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Discussion Starter · #1 ·
My friend's 2011 ranger 800 crew had a total engine failure due to a thrust plate screw falling into the timing gears and caused a sheared camshaft. I have finished rebuilding the engine in its entirety, (new: pistons, camshaft, lifters, valves, and all new gears) but I have a few questions about the mechanical water pump seal. I replaced the one that was installed but i didn't have a socket that would fit around the seal properly so instead I lightly tapped it with a brass punch all the way around it as evenly as I could, Unfortunately about half way down I had to use some force so Even though it is fully seated down the perimeter of it has some dings in it. From my understanding the actual sealing element of that seal is the blue silicone that's around the seal correct? What are the chances that my seal actually leaks? I apologise for any inexperience on this matter, it's the 1st ranger engine I've rebuilt and one of my 1st full engine rebuilds. Any input and advice is appreciated!

P.s. We are still waiting for a stater cover gasket so the engine has not been installed, it's not too late to replace The mechanical water pump seal and the oil pump seal behind it (if need be) with the engine on the bench.
 

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My friend's 2011 ranger 800 crew had a total engine failure due to a thrust plate screw falling into the timing gears and caused a sheared camshaft. I have finished rebuilding the engine in its entirety, (new: pistons, camshaft, lifters, valves, and all new gears) but I have a few questions about the mechanical water pump seal. I replaced the one that was installed but i didn't have a socket that would fit around the seal properly so instead I lightly tapped it with a brass punch all the way around it as evenly as I could, Unfortunately about half way down I had to use some force so Even though it is fully seated down the perimeter of it has some dings in it. From my understanding the actual sealing element of that seal is the blue silicone that's around the seal correct? What are the chances that my seal actually leaks? I apologise for any inexperience on this matter, it's the 1st ranger engine I've rebuilt and one of my 1st full engine rebuilds. Any input and advice is appreciated!

P.s. We are still waiting for a stater cover gasket so the engine has not been installed, it's not too late to replace The mechanical water pump seal and the oil pump seal behind it (if need be) with the engine on the bench.
My friend's 2011 ranger 800 crew had a total engine failure due to a thrust plate screw falling into the timing gears and caused a sheared camshaft. I have finished rebuilding the engine in its entirety, (new: pistons, camshaft, lifters, valves, and all new gears) but I have a few questions about the mechanical water pump seal. I replaced the one that was installed but i didn't have a socket that would fit around the seal properly so instead I lightly tapped it with a brass punch all the way around it as evenly as I could, Unfortunately about half way down I had to use some force so Even though it is fully seated down the perimeter of it has some dings in it. From my understanding the actual sealing element of that seal is the blue silicone that's around the seal correct? What are the chances that my seal actually leaks? I apologise for any inexperience on this matter, it's the 1st ranger engine I've rebuilt and one of my 1st full engine rebuilds. Any input and advice is appreciated!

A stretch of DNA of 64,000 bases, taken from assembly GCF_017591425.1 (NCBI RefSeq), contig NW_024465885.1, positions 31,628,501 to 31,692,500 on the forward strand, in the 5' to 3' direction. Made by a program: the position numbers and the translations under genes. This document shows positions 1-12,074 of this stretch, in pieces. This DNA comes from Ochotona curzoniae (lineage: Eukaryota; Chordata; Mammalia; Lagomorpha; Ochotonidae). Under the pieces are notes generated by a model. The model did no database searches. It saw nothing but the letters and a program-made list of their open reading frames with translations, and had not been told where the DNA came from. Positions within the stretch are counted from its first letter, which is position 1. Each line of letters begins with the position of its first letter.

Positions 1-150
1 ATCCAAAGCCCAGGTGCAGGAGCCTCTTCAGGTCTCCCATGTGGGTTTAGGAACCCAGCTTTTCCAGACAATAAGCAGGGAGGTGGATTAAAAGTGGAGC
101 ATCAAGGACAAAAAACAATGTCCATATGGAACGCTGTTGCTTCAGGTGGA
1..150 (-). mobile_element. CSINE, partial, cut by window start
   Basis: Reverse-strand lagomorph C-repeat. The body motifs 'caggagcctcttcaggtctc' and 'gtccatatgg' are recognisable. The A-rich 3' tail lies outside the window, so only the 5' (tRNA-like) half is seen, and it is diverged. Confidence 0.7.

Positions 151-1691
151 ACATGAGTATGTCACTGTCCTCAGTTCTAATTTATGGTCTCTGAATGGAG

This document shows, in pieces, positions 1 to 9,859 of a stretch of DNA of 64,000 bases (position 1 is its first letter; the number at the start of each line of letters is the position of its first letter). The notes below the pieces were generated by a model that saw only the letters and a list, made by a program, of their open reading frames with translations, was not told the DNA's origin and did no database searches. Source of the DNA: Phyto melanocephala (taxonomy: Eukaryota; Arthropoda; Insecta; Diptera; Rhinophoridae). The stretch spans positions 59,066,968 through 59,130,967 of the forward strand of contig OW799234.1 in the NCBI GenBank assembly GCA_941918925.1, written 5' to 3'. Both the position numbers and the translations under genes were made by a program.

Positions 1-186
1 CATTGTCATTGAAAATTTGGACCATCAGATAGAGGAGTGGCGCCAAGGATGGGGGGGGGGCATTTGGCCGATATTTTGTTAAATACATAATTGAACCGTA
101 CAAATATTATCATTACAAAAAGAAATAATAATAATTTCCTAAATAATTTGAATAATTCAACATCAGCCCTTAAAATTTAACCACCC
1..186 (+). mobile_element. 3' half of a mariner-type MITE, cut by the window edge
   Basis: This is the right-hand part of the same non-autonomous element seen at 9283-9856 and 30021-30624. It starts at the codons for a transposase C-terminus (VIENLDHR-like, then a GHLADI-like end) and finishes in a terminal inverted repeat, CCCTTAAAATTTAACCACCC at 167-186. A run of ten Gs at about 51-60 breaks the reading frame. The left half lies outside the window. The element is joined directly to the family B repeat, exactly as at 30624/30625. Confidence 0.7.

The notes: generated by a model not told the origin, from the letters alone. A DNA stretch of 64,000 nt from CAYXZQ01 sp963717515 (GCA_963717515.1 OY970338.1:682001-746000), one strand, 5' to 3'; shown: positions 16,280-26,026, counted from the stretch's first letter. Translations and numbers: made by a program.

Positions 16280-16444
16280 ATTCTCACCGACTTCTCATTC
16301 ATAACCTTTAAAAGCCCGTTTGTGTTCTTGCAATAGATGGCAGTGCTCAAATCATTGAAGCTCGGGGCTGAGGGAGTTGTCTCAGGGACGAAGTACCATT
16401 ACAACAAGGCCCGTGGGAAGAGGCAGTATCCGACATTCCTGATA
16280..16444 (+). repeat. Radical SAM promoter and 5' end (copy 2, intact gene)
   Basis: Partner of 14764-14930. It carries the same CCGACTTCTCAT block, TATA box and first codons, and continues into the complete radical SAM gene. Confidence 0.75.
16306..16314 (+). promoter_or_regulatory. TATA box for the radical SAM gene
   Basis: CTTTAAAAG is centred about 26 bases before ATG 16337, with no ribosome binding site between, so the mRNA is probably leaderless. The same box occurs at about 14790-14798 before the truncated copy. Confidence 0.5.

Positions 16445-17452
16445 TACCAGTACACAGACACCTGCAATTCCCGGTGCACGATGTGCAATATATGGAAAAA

P.s. We are still waiting for a stater cover gasket so the engine has not been installed, it's not too late to replace The mechanical water pump seal and the oil pump seal behind it (if need be) with the engine on the bench.
I understand why people use secondary methods when a special tool is required, but over many, many years of working on equipment of all types, I have found that stopping what I am doing and purchasing the proper tool pays off, plus it gives you piece of mind when you close up a gearbox after installing a part that required a special tool. Until you run the engine you will not know if the seal leaks. If you are truly concerned, buy another seal and the proper seal driver and reinstall it. It may save you time in the long run!
 

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Discussion Starter · #4 · (Edited)
I understand why people use secondary methods when a special tool is required, but over many, many years of working on equipment of all types, I have found that stopping what I am doing and purchasing the proper tool pays off, plus it gives you piece of mind when you close up a gearbox after installing a part that required a special tool. Until you run the engine you will not know if the seal leaks. If you are truly concerned, buy another seal and the proper seal driver and reinstall it. It may save you time in the long run!

I understand completely, im coming fr
Just a question about that seal though, that blue sealant is the sealing element to the case correct? Its not like its a flared pipe (metal to metal) seal right?
 

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If you are truly concerned, buy another seal and the proper seal driver and reinstall it.
Much easier to change that seal on the bench then in the Ranger. A new seal that comes with the driver can be purchased on Amazon for about $50.
 
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